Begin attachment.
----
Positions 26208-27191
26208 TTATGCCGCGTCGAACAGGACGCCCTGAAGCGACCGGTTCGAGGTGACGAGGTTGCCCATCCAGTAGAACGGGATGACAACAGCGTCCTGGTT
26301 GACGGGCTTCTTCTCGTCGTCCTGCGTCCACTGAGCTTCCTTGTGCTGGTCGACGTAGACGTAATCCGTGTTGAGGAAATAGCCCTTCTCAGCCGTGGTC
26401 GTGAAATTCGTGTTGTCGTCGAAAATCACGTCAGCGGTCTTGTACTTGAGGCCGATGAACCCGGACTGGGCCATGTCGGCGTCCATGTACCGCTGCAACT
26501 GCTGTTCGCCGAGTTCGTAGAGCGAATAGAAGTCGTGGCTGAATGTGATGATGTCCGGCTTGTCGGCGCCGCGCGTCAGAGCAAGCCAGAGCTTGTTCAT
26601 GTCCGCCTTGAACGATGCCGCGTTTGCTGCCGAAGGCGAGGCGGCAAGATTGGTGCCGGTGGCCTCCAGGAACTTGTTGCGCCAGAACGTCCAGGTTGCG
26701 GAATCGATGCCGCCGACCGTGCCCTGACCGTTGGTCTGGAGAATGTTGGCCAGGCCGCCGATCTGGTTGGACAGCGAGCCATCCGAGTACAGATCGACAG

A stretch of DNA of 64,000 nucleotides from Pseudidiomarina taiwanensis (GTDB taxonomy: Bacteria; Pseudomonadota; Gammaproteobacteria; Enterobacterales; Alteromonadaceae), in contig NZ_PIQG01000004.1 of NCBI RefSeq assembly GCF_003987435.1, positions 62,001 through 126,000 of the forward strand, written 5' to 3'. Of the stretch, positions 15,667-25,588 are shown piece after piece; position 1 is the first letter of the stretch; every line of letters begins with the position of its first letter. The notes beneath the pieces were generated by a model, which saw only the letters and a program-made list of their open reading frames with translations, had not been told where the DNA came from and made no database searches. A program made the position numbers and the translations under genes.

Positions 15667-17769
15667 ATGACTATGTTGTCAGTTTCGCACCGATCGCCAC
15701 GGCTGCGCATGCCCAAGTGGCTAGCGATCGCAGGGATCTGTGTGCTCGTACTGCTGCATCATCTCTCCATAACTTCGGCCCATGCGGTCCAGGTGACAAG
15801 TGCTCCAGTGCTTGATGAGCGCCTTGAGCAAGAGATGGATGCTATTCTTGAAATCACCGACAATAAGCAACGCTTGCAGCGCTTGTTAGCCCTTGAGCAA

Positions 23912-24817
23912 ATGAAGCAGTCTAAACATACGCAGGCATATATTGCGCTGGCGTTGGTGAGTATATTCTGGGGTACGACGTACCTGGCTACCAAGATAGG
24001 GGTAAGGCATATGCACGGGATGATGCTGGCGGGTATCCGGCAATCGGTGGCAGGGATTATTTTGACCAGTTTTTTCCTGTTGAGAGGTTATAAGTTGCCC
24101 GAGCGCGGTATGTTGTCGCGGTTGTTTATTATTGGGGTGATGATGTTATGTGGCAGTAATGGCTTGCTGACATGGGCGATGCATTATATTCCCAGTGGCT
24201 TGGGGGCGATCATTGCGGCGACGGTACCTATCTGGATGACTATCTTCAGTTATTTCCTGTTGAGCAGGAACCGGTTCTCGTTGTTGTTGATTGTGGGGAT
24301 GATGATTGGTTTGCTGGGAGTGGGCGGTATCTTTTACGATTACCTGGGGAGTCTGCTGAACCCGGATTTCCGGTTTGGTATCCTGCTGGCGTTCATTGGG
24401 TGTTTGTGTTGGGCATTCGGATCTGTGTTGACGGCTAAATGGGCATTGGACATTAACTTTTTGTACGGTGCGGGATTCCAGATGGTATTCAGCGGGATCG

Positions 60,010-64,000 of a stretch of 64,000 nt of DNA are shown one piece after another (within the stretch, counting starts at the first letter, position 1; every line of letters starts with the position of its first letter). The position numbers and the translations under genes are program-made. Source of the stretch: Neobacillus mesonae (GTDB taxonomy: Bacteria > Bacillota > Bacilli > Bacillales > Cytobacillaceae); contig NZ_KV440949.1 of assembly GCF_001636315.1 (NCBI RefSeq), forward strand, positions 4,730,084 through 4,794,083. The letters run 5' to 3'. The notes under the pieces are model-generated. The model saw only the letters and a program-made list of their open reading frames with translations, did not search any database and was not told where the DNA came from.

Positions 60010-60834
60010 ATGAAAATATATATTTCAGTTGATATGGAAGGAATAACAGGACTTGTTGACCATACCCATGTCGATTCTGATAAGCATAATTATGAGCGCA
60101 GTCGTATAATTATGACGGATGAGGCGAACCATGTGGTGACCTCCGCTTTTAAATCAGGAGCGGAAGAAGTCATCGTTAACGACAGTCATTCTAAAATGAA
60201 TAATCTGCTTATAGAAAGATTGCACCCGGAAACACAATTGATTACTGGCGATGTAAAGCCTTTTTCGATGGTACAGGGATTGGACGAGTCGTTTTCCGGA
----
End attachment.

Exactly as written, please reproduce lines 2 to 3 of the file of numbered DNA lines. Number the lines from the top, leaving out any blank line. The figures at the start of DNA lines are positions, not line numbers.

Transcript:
26208 TTATGCCGCGTCGAACAGGACGCCCTGAAGCGACCGGTTCGAGGTGACGAGGTTGCCCATCCAGTAGAACGGGATGACAACAGCGTCCTGGTT
26301 GACGGGCTTCTTCTCGTCGTCCTGCGTCCACTGAGCTTCCTTGTGCTGGTCGACGTAGACGTAATCCGTGTTGAGGAAATAGCCCTTCTCAGCCGTGGTC